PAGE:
• Apology day: Will Smith made his first on-camera apology on Friday, expressing remorse to Chris Rock and his family

  • Breaking bronze: Albuquerque unveiled new bronze statues of Breaking Bad main characters Walter White and Jesse Pinkman
  • Rose, this you? Marine archaeologists discovered jewels from a 1656 Spanish shipwreck on the ocean floor near the Bahamas
  • Orwhaleian policy: Nautical authorities have proposed speed limits in the North Atlantic to prevent collisions with endangered right whales

finger What do you think?

Today's Poll:
Can covers of famous songs be better than the original?



Today's Question:
Have you noticed yourself becoming more anxious in recent years? If so, what's causing that? 

Reply to this email with your answers!

See yesterday's results below the Wrap!

 Roca Wrap

In June, Roca co-founder Max Frost spent 3 weeks crossing the Amazon by boat. He's documenting it here over the coming weeks. 

Frost is posting pictures and videos of the trip on his Instagram

On day 9 of my trip, I reached Atalaia do Norte, the last town before the uncontacted frontier – an area larger than many countries that’s home to thousands of people who have never had contact with the outside world. 

My guide, Philipe, and I had traveled 2 hours by boat from Tabatinga, a city on the border with Peru and Colombia. It was dark when we arrived, but still hot and muggy. Philipe’s father picked me up on a motorcycle. 

People were out playing soccer, eating at restaurants, taking walks. Everyone said hi as we passed; home to 20,000 people, Atalia is a place where everyone knows everyone. There are hardly any cars, just motorbikes.   

For dinner, I sat outside with Philipe, his younger brother, and his cousin Kaio at a small restaurant packed with people on plastic chairs watching a soccer match. We drank Heinekens and ate a delicious sweet and spicy fish stew, served over rice. I felt totally at ease.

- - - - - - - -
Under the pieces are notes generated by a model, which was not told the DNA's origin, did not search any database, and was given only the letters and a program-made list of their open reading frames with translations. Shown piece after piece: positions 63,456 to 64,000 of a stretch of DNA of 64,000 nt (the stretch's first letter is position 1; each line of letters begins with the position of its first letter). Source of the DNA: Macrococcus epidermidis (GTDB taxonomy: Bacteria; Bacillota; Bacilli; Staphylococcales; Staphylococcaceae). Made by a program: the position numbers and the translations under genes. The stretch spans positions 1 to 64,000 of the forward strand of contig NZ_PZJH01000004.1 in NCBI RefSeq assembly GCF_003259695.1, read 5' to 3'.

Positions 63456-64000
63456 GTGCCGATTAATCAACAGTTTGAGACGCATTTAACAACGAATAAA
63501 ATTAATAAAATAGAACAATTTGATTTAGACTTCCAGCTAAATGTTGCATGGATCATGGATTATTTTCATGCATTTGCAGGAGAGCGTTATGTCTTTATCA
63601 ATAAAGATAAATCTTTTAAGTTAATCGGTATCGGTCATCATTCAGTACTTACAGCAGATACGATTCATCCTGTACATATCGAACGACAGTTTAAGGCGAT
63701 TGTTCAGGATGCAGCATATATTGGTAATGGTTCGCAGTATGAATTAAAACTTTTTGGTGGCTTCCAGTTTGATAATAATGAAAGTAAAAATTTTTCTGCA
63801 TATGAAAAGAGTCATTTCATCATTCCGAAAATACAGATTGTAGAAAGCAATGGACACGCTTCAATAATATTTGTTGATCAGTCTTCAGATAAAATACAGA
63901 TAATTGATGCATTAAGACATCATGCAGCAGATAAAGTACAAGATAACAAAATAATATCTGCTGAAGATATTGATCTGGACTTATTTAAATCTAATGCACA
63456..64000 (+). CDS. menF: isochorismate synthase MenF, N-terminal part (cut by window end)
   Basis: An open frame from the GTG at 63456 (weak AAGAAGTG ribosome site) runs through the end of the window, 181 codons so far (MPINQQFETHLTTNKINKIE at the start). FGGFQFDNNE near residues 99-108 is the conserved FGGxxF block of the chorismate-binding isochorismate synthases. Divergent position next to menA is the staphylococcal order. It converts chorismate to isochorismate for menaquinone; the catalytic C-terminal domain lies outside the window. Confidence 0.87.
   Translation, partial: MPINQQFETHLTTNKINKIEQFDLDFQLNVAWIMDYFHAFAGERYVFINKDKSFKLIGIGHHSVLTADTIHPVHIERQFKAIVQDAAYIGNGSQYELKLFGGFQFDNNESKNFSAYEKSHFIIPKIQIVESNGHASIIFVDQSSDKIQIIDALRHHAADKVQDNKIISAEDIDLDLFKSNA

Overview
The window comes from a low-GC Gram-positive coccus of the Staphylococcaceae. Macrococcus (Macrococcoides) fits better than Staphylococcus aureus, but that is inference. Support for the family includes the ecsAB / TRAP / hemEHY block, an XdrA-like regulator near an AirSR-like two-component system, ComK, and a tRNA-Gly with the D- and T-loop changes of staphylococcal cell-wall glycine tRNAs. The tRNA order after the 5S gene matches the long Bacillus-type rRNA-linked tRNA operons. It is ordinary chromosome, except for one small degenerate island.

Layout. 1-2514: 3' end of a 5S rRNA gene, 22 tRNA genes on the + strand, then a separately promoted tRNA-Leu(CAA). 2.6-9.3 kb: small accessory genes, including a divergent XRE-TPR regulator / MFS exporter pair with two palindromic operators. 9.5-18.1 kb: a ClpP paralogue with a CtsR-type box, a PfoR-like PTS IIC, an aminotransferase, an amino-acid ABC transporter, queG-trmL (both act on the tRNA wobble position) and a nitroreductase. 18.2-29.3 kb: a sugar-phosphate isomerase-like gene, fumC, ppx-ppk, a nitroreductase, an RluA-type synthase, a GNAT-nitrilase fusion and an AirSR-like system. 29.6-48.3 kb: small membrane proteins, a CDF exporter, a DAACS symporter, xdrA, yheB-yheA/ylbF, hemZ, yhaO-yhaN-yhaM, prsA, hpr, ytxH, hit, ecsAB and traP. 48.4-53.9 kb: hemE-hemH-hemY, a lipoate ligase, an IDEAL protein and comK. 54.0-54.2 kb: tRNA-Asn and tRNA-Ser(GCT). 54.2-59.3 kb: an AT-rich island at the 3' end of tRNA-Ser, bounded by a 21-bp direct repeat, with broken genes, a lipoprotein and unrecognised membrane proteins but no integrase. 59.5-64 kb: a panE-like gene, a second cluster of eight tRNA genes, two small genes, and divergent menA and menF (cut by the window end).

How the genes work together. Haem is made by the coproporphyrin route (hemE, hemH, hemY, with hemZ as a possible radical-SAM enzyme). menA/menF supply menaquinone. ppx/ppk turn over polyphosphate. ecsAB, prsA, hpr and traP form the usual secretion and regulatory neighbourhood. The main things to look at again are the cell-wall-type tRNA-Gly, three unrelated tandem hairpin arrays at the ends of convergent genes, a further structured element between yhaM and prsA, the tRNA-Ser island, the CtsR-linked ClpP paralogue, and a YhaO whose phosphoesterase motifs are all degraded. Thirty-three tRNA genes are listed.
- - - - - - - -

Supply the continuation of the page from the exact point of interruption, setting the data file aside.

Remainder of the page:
We started the next day with breakfast at the local market, where fishermen were selling freshly caught piranhas. We took a seat at a plastic table. 3 guys next to us, who were staying at Philipe’s family’s hotel, started talking to me in English. 

“Phlipe’s father said you’re a journalist?” I explained a bit about Roca and what I was doing.  I asked who they were.

“We’re journalists,” one of them said. “With the Guardian.” 

2 weeks prior, a British journalist who worked with the Guardian and was writing a book about illegal activity in the Amazon had been found murdered in the rainforest nearby. They were investigating the murder, which authorities said was committed by illegal fishermen fishing in protected Amazon lands. The fishermen may have belonged to a cartel that dominated this portion of Brazil.

As I would later learn, the cartel operates like a conglomerate: It has an illegal fishing division, a drug trafficking division, an illegal logging division, a poaching division. Unlike in northern Mexico, where cartels fight for influence in drug wars that kill thousands, a lone cartel reportedly controls this territory. That makes it relatively stable – unless you cross them. 

The journalists were shocked that I was in the area so casually. Before leaving they said, “It’s not safe here. Be careful.”

The menacing warning was totally at odds with the chill vibe of the town. 

We boarded Philipe’s boat, and Kaio pointed out a covered area on the dock where hammocks were strung up and a dozen or so people in haggard clothes were sitting. They were from indigenous tribes upriver, and they stayed here when they came to town for doctor’s appointments or other activities. Each tribe had its own dock.

We spent the day boating between villages along the Javarí river, which forms the border between Peru and Brazil. The north and west bank of the river was Peru; the south and east, Brazil. 

Our first stop was a Peruvian village that consisted of 6 or so huts along a riverside dirt path. There was no electricity; the school was one room. In the center of the village, a tree was being carved into a dug-out canoe. A few women greeted us as we got off the boat. 

We needed the village president’s permission to visit a massive tree in the nearby rainforest, but the women said he was in town, selling fish. They suggested we talk to the president’s brother. 

The brother was about half my height but had the features of a man. I asked his age; he was 27. The women we saw were small too. Whether from malnutrition or genetics, the people of the village were tiny.